In my last post about #noestimates, I touched briefly on story sizing. This prompted a couple of questions from a thoughtful reviewer.
- What made you pick 5 days as the right size?
- Are you just comparing the stories to previous ones to say - yep, this feels like 5 days compared to the last x number of stories that we have sized in the past?
Let’s dig into this some more.
How Small Should a Story Be?
The short answer is “as small as you can reasonably make it, and no smaller”.
A story should always deliver value that a customer would recognize. User story language helps ensure this. This sometimes makes it harder to think of smaller stories, just be creative.
In my last post, I said I try to size stories so that “5 days is more than enough” to get them done. That’s true, but it isn’t my starting position. It’s just a “reality check” that allows me to notice when I am off track. Often, I ended up splitting stories that I think will take a developer 0.5-2 days to implement, and those are fine. Sometimes, the story turns out bigger than I thought, and that’s not the end of the world either.
I like to focus on the value proposition of the story, and deliver the smallest increment of value possible. A question I ask a lot is “what’s the most valuable part of this feature?” The answer to that question can be the focus of one story, instead of the whole feature. When agile thought leaders talk about splitting stories vertically, this is what I think of.
A great resource on splitting stories is this great flowchart and the related posts. I had been using some of these ideas without formalism for years when I discovered this, but learned more when I found it.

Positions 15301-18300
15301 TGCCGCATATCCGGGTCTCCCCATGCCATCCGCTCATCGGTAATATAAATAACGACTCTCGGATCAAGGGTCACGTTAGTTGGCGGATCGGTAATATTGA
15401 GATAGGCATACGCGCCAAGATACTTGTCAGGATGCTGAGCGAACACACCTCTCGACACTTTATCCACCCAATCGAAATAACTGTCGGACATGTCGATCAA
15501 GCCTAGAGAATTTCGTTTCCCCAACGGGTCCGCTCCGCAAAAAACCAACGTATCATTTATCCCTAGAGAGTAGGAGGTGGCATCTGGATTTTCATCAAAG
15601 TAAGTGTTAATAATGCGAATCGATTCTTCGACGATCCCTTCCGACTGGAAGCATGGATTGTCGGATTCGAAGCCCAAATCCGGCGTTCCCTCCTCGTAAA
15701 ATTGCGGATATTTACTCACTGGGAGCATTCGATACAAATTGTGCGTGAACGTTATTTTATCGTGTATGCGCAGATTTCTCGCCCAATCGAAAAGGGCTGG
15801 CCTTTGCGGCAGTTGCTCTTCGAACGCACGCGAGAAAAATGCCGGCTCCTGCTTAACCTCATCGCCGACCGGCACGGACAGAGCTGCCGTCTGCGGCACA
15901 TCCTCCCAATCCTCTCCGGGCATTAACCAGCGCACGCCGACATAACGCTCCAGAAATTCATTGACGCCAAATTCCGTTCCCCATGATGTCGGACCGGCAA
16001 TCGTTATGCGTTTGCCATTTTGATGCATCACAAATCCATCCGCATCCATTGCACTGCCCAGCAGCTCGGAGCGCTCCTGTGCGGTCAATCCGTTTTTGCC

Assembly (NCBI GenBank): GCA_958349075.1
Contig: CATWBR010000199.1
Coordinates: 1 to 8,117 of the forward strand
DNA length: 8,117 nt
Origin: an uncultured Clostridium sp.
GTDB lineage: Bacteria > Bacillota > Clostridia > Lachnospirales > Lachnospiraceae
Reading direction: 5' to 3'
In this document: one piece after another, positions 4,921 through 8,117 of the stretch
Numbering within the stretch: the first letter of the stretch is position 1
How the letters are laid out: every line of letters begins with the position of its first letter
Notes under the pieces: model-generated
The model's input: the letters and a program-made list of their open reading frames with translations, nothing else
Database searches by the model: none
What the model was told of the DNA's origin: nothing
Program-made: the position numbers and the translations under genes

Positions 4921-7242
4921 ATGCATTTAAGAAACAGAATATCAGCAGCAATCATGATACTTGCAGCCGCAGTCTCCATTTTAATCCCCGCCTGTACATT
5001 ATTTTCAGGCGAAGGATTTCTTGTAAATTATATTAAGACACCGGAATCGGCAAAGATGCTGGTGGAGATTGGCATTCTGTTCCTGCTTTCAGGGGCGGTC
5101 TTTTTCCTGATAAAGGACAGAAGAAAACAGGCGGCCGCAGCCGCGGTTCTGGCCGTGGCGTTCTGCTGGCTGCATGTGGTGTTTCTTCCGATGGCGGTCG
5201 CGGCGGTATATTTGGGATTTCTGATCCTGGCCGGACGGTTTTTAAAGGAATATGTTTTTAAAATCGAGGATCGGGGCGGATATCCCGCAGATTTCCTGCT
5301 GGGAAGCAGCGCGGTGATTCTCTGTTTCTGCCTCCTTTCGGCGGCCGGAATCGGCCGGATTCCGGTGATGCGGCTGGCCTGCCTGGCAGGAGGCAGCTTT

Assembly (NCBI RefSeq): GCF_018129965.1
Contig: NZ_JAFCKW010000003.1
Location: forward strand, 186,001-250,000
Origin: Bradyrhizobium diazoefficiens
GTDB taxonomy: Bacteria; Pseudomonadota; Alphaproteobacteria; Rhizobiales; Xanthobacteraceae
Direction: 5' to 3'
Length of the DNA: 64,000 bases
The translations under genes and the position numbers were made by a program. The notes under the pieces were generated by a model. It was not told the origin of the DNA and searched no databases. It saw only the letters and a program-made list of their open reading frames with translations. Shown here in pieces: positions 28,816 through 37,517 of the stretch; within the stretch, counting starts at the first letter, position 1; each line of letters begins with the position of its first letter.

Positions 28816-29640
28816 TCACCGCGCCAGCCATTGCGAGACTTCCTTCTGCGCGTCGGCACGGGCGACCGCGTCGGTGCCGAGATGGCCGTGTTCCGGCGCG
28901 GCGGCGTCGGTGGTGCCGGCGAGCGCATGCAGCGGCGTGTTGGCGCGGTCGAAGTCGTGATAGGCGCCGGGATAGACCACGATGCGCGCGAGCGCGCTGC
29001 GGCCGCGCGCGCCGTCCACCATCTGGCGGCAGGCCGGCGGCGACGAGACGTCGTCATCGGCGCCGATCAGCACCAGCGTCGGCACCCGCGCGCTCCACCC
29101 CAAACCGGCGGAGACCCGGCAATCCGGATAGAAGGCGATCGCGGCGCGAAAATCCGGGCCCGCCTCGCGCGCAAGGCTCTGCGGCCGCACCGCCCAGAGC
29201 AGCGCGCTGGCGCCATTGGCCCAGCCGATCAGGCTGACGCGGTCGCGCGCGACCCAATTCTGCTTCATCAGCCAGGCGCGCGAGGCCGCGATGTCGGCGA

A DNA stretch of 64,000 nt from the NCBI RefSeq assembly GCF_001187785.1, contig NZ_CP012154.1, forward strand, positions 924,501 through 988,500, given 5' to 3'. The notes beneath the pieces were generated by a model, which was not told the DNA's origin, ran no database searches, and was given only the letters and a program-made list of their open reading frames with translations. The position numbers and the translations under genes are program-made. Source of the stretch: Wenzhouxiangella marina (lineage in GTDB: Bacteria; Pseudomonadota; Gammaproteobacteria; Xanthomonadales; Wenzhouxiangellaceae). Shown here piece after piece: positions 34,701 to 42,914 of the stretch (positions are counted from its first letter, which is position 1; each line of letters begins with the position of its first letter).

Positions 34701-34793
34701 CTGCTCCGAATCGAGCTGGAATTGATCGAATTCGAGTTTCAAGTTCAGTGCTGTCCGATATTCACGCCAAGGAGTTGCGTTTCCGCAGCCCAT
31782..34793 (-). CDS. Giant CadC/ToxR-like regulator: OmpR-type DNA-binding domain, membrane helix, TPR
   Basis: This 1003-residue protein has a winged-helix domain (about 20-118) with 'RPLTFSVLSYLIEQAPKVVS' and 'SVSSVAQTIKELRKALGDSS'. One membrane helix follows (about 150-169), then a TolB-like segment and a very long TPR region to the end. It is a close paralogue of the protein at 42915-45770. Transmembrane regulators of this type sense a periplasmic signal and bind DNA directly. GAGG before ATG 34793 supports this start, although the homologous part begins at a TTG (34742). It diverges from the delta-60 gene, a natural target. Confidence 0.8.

Why Small Stories?
My motivation is (always) to better serve my stakeholders.
An important stakeholder here is my team. My goal for them with small stories is to encourage frequent accomplishment of small goals. Whenever I’ve been on a winning team, a feeling of progress and a determination to get shit done have been a common theme. These attitudes correlate strongly with small stories, and have a negative correlation with stories that drag out.
(Another goal for the team is that estimation and the baggage that goes with it sucks, and is demoralizing. More on that some other time, perhaps.)
The other important stakeholder is the needs of the business. The business gets fine-grain decision making, predictability, and a clear way to understand progress towards coarse-grained goals from this system.
Fine-grain decision making is an obvious benefit. The smaller the stories are, the more detailed prioritization can happen. This enables the business to ensure that however far engineering gets through the backlog, the best case scenario of features exists in the software for that point.
Predictability happens for two reasons. First, because smaller stories have a smaller magnitude of variance. So the variation in speed through the backlog decreases, and predictions are easier. The second reason happens as time goes on. The small stories mean that meaningful stats on the performance of the team can be gathered sooner.
Finally, progress is easier to understand because it changes in a clear and measurable way more often. We’ve all spent time working with big stories that stay open for weeks or even months. The best possible visibility into progress on these large stories is some hand-waving about percent done from someone working on it. If stories are small, business stakeholders never need to peer inside a story to understand progress.
Small stories were the practice that enabled my implementation of #noestimates to work and deliver value to both the team and the business. That said, these are valuable for the same reasons in a context where you have to provide esitimates.